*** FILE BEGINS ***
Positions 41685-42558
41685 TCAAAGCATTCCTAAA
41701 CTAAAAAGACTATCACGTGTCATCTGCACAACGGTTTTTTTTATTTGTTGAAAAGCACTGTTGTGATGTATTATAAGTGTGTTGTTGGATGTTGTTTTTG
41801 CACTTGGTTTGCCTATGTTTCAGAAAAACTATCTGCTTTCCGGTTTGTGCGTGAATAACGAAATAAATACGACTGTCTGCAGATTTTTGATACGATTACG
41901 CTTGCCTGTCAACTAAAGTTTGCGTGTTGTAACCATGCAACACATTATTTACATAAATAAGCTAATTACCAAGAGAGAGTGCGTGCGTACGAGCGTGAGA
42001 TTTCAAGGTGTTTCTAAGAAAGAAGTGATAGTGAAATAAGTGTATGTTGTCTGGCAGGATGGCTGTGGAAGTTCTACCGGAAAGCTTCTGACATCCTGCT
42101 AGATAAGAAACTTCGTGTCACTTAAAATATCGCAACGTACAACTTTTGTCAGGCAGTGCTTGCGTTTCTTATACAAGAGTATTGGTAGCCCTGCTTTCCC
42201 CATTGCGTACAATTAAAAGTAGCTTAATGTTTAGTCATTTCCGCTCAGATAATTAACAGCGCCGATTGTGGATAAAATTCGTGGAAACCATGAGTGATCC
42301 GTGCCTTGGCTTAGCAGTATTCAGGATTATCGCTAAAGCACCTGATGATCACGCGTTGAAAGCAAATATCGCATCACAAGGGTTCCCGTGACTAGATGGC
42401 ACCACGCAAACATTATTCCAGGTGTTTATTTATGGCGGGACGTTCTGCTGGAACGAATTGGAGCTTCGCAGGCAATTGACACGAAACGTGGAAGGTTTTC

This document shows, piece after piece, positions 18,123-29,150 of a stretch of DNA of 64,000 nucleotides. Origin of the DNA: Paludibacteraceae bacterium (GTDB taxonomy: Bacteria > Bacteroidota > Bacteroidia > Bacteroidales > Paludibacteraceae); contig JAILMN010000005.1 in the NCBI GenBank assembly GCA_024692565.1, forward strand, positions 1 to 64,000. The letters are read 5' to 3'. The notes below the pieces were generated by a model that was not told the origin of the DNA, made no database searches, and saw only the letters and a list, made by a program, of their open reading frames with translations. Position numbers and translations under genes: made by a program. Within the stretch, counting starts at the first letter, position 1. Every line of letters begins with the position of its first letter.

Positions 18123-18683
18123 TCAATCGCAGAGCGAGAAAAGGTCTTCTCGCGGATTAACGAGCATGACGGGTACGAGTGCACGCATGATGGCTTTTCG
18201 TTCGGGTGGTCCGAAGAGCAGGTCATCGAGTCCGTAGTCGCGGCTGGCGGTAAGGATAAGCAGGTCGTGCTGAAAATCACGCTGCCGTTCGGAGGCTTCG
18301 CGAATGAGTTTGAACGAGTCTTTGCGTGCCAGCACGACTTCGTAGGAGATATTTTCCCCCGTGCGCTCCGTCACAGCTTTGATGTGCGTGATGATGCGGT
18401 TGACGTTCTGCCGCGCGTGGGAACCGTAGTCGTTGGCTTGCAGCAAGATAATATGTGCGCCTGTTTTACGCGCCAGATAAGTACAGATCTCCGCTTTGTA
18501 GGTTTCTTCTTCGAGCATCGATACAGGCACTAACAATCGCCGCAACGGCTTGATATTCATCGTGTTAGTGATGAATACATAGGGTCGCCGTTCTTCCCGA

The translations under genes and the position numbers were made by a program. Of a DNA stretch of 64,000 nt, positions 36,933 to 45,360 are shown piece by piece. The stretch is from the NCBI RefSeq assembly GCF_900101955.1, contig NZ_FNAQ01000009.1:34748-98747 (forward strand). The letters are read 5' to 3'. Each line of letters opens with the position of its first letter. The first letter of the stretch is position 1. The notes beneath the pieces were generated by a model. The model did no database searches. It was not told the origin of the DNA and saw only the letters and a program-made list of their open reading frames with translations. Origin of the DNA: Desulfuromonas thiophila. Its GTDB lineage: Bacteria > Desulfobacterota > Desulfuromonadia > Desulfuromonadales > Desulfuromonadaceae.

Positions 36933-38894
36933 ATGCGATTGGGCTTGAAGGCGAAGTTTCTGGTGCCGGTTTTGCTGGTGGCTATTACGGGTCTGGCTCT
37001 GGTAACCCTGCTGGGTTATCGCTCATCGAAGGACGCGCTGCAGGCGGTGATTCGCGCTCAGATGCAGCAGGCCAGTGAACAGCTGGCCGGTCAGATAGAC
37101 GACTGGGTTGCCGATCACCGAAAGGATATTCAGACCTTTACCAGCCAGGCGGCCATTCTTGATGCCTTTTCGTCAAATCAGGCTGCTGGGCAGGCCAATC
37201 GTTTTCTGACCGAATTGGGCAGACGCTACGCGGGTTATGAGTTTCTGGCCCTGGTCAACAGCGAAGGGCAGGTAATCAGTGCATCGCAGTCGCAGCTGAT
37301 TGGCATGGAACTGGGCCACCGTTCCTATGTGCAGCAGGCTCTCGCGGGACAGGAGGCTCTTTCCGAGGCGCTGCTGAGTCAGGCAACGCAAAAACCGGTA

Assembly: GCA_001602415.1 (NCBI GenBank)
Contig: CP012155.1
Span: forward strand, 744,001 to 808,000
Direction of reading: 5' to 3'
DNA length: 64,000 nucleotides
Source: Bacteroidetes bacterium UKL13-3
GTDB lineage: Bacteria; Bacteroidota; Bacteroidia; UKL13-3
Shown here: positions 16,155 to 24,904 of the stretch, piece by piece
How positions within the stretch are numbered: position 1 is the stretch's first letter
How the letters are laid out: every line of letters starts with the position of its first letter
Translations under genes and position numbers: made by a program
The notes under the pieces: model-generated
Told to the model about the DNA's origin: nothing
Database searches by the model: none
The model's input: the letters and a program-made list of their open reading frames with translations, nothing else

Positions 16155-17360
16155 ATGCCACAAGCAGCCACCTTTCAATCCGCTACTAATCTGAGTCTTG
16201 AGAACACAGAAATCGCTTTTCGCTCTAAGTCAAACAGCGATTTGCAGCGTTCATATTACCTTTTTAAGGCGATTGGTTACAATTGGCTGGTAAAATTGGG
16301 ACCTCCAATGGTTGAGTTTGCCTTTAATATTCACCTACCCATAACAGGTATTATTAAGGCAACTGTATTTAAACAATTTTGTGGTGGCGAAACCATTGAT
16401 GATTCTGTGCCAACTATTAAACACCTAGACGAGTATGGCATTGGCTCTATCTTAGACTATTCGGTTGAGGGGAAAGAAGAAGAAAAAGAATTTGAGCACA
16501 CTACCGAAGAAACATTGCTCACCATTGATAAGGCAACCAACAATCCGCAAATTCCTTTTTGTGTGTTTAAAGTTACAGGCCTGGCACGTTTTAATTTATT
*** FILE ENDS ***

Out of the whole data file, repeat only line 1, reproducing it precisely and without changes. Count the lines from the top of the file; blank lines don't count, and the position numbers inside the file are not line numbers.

Positions 41685-42558